Studying Middle Earth: Marquette Student Builds Topic Modeling App for Tolkien Class
Marielle Billig will be one of Marquette’s first Data Science graduates when she dons her graduation gown this May. The senior — double majoring in Computer Engineering and Data Science — will then take a position as a data scientist with BlueCross BlueShield.
And before all of that, she took Dr. Gerry Canavan’s Tolkien as an Individual Authors course in the fall of 2017. As a student in more traditionally quantitative fields, a literature course could perhaps seem a little out of one’s comfort zone. But that sensation of being a little out of her element became part of the basis of Billig’s final project that semester when she decided to ask a very interesting question:
Can you really use data science to analyze literature?
To find out, she created a tool called the Tolkien Analysis App using a combination of what she learned about in the Tolkien class as well as her background in computer engineering and data science. Created using the statistical computing and graphing language R and Shiny, which helps to create interactive data stories for the web, Billig uses topic modeling to show the frequency that a topic (a list of words that appear together frequently in a text) appears over the course of the text or collection of texts.
So, the obvious question is: what does this mean?
Billig explained to me that topic modeling is a great way to help get the sense of a large amount of data in a short amount of time. (Not counting the hours she spent writing the code, cleaning the data, and fine-tuning her app, of course.) Tolkien’s corpus is massive. Even if you just consider his fictional worlds and creations, he was a prolific writer whose works continued to be edited and published by his family long after his death. So an app like this is just one of many ways to drill into the Tolkien works, and one that, in particular, highlights the movement of trends and ideas through his work or works.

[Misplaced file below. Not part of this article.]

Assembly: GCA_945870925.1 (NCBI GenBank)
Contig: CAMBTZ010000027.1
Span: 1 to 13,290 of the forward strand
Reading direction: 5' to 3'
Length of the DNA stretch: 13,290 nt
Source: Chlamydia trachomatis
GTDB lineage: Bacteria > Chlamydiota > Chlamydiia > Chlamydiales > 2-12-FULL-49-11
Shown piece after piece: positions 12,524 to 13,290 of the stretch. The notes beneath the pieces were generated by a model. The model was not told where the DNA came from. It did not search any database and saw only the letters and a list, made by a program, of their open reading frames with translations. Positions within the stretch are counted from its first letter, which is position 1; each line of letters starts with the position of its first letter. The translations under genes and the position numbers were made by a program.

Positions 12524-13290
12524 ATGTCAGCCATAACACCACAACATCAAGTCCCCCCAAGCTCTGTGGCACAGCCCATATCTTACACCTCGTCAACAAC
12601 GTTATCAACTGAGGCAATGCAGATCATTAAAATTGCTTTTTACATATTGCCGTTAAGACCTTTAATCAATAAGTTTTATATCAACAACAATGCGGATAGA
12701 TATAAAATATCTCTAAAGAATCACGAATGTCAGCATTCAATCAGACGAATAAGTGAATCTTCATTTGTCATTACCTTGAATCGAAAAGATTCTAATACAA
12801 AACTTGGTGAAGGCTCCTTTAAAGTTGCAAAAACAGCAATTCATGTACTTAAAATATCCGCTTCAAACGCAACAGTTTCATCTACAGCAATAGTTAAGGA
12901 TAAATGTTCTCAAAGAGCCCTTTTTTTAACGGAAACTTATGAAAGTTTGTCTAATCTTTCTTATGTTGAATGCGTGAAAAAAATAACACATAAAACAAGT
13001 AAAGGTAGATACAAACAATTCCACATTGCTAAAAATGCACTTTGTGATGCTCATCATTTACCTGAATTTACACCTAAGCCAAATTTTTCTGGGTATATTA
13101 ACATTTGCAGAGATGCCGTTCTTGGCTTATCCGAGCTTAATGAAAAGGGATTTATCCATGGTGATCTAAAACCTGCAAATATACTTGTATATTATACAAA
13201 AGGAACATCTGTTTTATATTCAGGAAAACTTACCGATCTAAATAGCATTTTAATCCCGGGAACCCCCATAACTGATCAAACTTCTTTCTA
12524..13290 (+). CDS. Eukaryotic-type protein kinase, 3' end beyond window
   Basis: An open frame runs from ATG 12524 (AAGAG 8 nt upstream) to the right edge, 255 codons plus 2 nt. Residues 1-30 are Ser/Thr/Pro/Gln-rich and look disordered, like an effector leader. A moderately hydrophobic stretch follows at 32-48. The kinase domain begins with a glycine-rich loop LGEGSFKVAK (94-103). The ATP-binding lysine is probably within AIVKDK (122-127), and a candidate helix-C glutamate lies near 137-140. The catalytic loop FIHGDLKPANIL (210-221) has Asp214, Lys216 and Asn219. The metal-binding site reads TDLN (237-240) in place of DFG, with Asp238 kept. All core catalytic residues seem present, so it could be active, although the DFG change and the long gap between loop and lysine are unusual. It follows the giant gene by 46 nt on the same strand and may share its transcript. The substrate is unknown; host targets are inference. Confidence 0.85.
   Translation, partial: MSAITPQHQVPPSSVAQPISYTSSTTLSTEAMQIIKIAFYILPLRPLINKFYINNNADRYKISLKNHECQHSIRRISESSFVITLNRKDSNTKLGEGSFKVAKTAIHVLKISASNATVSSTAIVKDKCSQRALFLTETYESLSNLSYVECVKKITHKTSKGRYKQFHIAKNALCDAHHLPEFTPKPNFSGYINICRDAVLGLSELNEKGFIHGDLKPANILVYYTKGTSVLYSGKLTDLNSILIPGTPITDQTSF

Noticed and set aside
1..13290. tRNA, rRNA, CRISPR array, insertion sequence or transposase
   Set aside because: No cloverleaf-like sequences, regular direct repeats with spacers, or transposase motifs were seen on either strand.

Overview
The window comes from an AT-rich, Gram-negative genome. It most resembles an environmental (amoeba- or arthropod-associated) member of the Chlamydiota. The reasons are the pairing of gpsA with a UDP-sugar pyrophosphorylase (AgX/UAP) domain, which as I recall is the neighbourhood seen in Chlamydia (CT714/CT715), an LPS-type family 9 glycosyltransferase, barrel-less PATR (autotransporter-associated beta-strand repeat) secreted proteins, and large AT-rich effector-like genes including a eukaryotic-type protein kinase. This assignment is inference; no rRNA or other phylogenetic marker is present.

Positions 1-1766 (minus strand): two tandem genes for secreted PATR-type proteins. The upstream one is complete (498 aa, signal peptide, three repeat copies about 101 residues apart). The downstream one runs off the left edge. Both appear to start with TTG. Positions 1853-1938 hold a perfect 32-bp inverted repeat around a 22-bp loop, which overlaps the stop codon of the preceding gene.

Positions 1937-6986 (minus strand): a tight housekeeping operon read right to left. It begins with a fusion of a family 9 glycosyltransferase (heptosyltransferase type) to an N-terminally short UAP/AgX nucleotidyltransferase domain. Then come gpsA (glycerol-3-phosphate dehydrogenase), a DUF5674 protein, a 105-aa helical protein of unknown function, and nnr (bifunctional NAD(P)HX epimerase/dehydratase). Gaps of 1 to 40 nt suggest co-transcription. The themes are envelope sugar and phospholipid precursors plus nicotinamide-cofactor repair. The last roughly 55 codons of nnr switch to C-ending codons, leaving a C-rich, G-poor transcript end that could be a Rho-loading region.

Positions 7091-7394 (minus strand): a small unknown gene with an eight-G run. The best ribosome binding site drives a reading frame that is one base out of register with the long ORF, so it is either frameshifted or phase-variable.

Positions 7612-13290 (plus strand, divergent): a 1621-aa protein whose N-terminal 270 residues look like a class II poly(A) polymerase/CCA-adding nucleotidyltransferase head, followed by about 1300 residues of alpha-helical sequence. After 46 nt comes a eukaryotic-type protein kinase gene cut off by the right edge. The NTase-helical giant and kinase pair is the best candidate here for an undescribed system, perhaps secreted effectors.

To see this in action, I took a look at the topics identified in The Silmarillion. Looking at the third topic (highlighted in grey near the bottom of the image, and graphed in thick green), it’s clear that while the Noldor, a clan of Elves, and Morgoth, Middle Earth’s first Dark Lord, is mentioned here and there throughout the text, the frequency with which these words appear really increases near the middle of the book. Of course, I pulled out a copy of The Silmarillion just to see what was going on around Chapter 13, which by the numbers along the X-axis looks to be the location of the topic’s biggest spike, and lo and behold, the chapter is named “On the Return of the Noldor” and is focused on interaction between Morgoth and these elves. Just “elves,” you can see in the reddish line of the graph, is a topic that remains fairly steady across the whole text. This makes perfect sense, of course, as The Silmarillion is Tolkien’s history of the elves in Middle Earth.
Billig’s app is a perfect example of just what digital humanities is. She took the quantitative tools that had been created for statistical analysis of large collections of data and applied them to a qualitative field of study — literature. Looking at a book or collection of books as a database, a large collection of data points, allows literary studies to make studies of literature and insights about narratives that are different than what has been done historically, but no less meaningful or full of potential.
It’s just a new way of doing an old thing. And we think Billig’s example is pretty exciting.
Billig is currently investigating hosting options for her app. This post may be updated at a later date to add the app’s location.